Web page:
Please use this identifier to cite or link to this item:https://hdl.handle.net/20.500.12259/47711
Type of publication: research article
Type of publication (PDB): Straipsnis kitose duomenų bazėse / Article in other databases (S4)
Field of Science: Sociologija / Sociology (S005)
Author(s): Mažeikienė, Natalija;Dorelaitienė, Agnė
Title: Darbo rinkos segregacija pagal lytį ar lyčių vaidmenų detradicionalizacija?
Other Title: Detradicionalization of gender roles in biographical trajectories of male social workers
Is part of: Acta paedagogica Vilnensia : mokslo darbai. Vilnius : Vilniaus universiteto leidykla, 2012, T. 29
Extent: p. 144-159
Date: 2012
Keywords: Darbo pasidalijimas pagal lytį;Vertikali ir horizontali darbo rinkos segregacija;Habitus;Lyčių socializacija;Habituacija;Biografinis metodas;Hegemoninis vyriškumas;Gender division of labour;Vertical and horizontal proffessional segregation;Habitus;Gender socialization;Habituation;Biographical method;Hegemonic masculinity
Abstract: Straipsnyje diskutuojama, kaip socialinio konstravimo procese per lyčių socializaciją, habituaciją ir nematomojo, paslėptojo ugdymo programą sukuriamos horizontalios profesinių sričių segregacijos prielaidos: moterys dominuoja pagal skaičių švietimo sistemoje, socialinio darbo, slaugos, paslaugų srityje; vyrai – pramonės, technologijų, vadovavimo srityse. Aptariamas socialinių darbuotojų vyrų, dirbančių tradiciškai moteriška laikomoje socialinio darbo srityje, edukacinės patirties ir profesinio identiteto formavimosi atvejis. Biografinio tyrimo metodu atskleidžiama asmeninių naratyvų ir socialinių struktūrų kuriamų dominuojančių diskursų sąveika
Formation of the new economy in post-industrial society and neoliberal restructurization in labour market transforms the traditional gender division of labour and partly softens the extreme form of the division, i.e. segregation, in education, social work, nursing, and care. Social work continues to be treated as a feminized area of professional activity and shows a profound professional segregation into female and male professions. The study on professional identity of male social workers, presented in this article, has revealed that the process of becoming a social worker among males is a sequence of complex decisions and experiences accompanied by critical incidents and changes in their life trajectories. Such a complexity is caused by the ideal norms of hegemonic masculinity that frame the actual social structures and are introduced into the processes of socialization, formal and hidden curriculum and habituation with the aim to form the masculine habitus. The feminine and masculine habitus is formed through a symbolic and practical construction, upbringing, socialization as girls and boys adopt feminine and masculine constructs of thinking and behaviour, which are reinforced in the process of habituation. It establishes and legitimizes normative masculine and feminine biography, normative educational and career trajectories. The empirical research presented in the article has demonstrated that the masculine habitus manifests itself as the striving and attempt of male participants of the research to find their professional identity without crossing the limits of masculine normative identity. Nevertheless, the trajectories of educational experience and life events of the research participants have revealed the choice in favour of a non-traditional occupation as a defeat of the traditional gender division of labour by opposing to “normality” – by undergoing and overcoming the crisis. [...]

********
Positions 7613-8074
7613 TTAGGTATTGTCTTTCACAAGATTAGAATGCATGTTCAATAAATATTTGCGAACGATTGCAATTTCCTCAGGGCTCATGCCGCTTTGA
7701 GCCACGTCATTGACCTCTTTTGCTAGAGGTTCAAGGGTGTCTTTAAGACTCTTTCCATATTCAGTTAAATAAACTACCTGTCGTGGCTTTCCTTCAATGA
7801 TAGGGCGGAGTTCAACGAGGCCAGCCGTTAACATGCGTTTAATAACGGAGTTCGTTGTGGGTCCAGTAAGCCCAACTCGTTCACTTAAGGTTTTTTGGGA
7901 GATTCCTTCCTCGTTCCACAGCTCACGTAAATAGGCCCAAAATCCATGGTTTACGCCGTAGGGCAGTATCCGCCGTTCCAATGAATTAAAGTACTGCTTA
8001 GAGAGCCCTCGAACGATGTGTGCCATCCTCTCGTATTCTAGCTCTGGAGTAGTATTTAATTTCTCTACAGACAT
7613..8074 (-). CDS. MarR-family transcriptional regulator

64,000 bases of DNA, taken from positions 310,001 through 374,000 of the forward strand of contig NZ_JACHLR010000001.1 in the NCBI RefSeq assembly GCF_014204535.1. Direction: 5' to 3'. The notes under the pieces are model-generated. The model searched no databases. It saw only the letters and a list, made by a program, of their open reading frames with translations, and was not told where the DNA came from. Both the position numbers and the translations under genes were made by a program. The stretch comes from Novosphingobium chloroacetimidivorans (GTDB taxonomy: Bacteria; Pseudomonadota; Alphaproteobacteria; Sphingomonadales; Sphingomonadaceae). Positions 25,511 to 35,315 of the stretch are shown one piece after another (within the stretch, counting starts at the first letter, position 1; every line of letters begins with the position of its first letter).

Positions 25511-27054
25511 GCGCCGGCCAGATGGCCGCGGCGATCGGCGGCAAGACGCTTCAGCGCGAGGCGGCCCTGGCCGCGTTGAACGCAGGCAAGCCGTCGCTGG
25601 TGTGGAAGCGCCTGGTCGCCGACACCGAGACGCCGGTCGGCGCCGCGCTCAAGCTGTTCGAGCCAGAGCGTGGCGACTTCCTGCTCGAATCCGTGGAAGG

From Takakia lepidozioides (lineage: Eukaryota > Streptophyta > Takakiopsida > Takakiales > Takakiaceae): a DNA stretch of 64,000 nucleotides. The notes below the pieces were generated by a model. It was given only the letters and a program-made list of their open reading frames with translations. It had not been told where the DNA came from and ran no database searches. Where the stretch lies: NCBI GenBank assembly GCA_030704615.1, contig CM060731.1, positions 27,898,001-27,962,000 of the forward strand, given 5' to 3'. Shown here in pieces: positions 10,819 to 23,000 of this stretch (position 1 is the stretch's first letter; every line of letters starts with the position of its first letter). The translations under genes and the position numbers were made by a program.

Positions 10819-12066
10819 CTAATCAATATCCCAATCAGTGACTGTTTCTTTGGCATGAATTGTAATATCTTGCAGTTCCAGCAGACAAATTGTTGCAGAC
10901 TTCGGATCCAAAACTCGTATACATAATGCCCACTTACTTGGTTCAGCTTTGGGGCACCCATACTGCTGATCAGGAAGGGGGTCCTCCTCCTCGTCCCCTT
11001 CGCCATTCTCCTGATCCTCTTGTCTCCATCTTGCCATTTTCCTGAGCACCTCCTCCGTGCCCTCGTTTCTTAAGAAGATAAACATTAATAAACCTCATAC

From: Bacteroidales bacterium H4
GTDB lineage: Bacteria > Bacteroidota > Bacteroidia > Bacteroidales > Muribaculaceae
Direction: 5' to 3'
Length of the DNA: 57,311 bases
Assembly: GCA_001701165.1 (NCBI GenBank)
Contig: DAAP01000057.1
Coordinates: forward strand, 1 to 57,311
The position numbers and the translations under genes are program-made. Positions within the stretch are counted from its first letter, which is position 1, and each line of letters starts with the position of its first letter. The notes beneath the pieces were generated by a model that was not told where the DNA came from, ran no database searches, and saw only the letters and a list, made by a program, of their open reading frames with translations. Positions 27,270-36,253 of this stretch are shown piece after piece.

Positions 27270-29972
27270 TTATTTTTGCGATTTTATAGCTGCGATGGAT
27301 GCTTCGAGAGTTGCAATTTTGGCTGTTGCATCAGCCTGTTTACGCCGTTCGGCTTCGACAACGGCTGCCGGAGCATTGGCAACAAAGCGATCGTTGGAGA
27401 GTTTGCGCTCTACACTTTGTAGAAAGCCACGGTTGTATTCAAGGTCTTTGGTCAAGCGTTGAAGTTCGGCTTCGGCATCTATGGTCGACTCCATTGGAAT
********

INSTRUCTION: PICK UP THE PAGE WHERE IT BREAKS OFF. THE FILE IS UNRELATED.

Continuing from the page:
Internet: http://www.leidykla.eu/fileadmin/Acta_Paedagogica_Vilnensia/2012_29/144-159.pdf
Affiliation(s): Kauno technologijos universitetas
Socialinio darbo katedra
Vytauto Didžiojo universitetas
Appears in Collections:Universiteto mokslo publikacijos / University Research Publications

Show full item record
Export via OAI-PMH Interface in XML Formats
Export to Other Non-XML Formats


CORE Recommender

Page view(s)

167
checked on Dec 24, 2021

Download(s)

16
checked on Dec 24, 2021

Google ScholarTM

Check


Items in DSpace are protected by copyright, with all rights reserved, unless otherwise indicated.